Kaoru-san Many thanks for your help reciently, on my poem. I presented it today and think it was warmly received. I hope I was not a Baka mono.

Tomodachis' all
by Peter (guest) rate this post as useful

Haiku, Keigo 2010/6/21 12:33
Peter-san, you are challenging wonderful Japanese culture. Haiku is expressing in Japanese of only 17 characters. It is considerably difficult. My aunt also loves Haiku. She sometimes sends it to me with E-mail.
A Japanese honorific is complex. ''Haikei'' and ''Kiegu'' are written in a formal letter. The meaning understand from the retrieval by computer. You will be able also to write very good Hauiku. Time is necessary for it.

Your Friend,
by Kaoru (guest) rate this post as useful

Todays Haiku 2010/6/21 20:13



The years longest day
mornings sun through my window
Dust on my table !!

Kaoru,
With time,
perhaps
I will get better..
by Peter (guest) rate this post as useful

Welcome to JG... 2010/6/22 03:06
Hello, CAP949;

Sounds like you were in Yokohama in the late 60s or early 70s. The teen center behind the PX complex was called the Neet Nac Club in my era.
I has just turned 13 and was a new member when we packed up and moved home to the US in 1961.
The place had pool tables and card tables. I thought that was pretty "grown up" at the time.
by Eric (guest) rate this post as useful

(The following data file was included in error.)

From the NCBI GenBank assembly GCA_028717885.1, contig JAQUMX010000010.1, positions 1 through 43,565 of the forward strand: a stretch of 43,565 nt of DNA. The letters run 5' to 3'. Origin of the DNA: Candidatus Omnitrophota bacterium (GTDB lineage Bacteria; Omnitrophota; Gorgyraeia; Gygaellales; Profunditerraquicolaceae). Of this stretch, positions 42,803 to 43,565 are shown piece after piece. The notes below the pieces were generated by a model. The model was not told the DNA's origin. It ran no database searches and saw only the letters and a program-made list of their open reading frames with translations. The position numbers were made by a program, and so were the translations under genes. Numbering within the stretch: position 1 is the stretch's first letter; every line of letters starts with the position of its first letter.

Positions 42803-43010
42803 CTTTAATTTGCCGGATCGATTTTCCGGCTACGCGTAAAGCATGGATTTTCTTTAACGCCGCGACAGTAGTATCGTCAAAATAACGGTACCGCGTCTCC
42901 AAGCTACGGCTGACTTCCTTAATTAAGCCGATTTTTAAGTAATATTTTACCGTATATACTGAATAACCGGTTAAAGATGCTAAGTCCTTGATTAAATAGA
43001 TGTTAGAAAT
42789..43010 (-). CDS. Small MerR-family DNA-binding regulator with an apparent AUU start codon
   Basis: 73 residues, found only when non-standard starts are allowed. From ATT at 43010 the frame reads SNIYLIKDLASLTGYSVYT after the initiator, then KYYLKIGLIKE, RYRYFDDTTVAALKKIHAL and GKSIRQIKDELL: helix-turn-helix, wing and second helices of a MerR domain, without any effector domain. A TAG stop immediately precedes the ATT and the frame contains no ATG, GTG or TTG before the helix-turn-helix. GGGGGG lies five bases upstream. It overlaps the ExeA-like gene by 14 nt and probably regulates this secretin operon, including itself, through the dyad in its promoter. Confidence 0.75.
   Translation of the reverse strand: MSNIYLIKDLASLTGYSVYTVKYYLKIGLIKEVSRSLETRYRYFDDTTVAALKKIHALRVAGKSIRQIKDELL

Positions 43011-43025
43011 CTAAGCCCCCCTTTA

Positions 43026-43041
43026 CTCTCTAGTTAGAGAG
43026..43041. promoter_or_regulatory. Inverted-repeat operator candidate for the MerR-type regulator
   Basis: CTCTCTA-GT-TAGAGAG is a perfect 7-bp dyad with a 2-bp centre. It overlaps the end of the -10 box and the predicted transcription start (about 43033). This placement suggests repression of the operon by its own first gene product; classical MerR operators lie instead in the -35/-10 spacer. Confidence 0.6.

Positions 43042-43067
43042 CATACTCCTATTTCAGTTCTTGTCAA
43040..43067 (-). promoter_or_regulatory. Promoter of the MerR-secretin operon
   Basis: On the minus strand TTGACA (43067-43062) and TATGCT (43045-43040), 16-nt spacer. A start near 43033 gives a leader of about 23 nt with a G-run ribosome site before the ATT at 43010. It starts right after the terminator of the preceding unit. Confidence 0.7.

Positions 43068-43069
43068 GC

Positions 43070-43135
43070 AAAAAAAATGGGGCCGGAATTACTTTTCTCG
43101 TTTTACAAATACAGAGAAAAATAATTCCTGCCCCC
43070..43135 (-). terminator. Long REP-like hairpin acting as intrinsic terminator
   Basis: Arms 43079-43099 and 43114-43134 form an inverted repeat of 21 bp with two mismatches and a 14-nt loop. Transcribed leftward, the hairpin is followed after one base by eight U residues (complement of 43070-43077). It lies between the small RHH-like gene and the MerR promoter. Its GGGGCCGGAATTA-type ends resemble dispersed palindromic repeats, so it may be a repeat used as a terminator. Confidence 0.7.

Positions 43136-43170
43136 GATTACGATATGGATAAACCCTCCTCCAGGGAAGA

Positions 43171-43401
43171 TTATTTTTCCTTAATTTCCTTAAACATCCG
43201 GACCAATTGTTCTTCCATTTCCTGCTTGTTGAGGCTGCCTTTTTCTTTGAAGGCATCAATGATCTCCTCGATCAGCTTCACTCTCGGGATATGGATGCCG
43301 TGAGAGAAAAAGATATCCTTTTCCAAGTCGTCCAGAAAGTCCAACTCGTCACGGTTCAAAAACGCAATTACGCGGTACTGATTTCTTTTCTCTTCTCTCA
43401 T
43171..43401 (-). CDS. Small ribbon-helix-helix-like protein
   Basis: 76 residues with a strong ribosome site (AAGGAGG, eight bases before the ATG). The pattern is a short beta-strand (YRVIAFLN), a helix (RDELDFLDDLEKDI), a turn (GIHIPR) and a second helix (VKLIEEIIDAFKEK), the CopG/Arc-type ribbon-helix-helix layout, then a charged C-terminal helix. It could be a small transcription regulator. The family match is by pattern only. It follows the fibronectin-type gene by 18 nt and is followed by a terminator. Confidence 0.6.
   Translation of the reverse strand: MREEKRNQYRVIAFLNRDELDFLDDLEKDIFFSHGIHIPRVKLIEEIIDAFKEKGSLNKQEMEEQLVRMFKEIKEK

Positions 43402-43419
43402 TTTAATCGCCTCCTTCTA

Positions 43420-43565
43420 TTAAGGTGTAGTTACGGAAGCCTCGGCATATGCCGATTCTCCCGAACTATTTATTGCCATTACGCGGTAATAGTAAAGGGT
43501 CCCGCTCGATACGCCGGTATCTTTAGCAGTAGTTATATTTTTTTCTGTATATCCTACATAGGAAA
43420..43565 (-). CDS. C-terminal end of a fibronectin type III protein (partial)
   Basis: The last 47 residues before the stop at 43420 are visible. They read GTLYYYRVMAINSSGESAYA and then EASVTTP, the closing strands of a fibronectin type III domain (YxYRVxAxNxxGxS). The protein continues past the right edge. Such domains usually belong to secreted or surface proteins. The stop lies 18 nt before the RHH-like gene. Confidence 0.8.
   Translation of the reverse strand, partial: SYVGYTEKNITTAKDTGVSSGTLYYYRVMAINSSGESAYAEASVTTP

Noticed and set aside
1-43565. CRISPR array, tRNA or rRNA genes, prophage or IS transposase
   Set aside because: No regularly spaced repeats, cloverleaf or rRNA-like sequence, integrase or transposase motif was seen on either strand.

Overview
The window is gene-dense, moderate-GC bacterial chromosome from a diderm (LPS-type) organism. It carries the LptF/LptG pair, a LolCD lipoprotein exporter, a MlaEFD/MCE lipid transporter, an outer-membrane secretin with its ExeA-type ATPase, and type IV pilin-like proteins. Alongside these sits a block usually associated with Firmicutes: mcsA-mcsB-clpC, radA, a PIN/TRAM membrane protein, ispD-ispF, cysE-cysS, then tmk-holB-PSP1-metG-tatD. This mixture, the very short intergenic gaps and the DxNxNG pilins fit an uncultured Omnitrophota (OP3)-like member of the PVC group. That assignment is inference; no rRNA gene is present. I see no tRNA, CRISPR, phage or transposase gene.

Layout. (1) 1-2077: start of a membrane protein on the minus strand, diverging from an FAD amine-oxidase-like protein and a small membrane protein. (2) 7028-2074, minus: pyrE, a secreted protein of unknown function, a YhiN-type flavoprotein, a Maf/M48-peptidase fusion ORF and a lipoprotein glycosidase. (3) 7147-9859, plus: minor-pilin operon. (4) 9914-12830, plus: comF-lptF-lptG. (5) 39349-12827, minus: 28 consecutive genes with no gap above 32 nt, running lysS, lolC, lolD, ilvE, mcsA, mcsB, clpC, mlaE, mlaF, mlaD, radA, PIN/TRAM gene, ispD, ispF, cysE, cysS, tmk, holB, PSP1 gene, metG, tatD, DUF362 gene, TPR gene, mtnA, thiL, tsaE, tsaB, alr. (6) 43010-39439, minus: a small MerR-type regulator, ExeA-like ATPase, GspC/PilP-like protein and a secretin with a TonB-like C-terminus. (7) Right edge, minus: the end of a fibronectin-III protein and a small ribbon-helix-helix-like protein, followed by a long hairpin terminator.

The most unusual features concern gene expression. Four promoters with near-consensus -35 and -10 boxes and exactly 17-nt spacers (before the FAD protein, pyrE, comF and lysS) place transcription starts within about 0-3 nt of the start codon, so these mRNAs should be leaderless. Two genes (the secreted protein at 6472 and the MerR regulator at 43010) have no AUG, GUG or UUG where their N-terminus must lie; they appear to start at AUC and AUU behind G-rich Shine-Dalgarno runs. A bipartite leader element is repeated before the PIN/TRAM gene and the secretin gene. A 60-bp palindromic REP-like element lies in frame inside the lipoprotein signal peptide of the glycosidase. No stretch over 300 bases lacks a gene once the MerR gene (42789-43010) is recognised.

My attempt at Haiku 2010/6/22 06:54
A bud on the plant
Is now a beautiful bloom
So sad it will fade
by Lori (guest) rate this post as useful

Hi, everyone 2010/6/22 10:38
I've just worn myself out reading just the last 10 pages, and since I dropped out of sight sometime before that, I don't think I'll go back any further. I'm glad to read that all are well.
Since I'm not a switchboard operator anymore (except for the next few weeks) I don't spend my days in front of a computer so I haven't gotten onto the site. But I'll definitely be checking in while I'm here.
We've been erally, really busy here at the Community recently. We celebrated the 10th anniversary of the dedication of our church and it was a huge event. People from all over Europe and the States, fancy meals, special concerts, etc. If you look up Communityofjesus.org or churchofthetransfiguration.org you might be able to see some of it. Especiall the 13 1/2' tall angel that has gone onto the top of the bell tower. It's awesome!
Happy first day of Summer! May it be a better one than last year. Ours was cold and wet except for 2 weeks in August. And this year we had our first genuine Spring in maybe 15 or 20 years. And the Red Sox are doing well.
What more could anyone ask?!
by SrCatherine (guest) rate this post as useful

Lori 2010/6/22 10:55
At last I am not alone in my Haiku attempts.
Very nice..good kigo..

Sister Catherine..Nice to have you back. I guess they have restored electricity to the cape, which is I'm sure the only reason you left us alone for so long.
by Peter (guest) rate this post as useful

Kaoru-san, Peter-san 2010/6/23 07:04
Dew drips from leaves
Sun wakes the flowers
Missouri morning
by Wally (guest) rate this post as useful

Good Haiku 2010/6/23 08:27
Hi, Wally san

Your Haiku is very nice. I think that Haiku write weather, nature, and your image to simply and freely. I can imagine wonderful nature of MO by your Haiku. This is English Haiku that the Japanese wrote.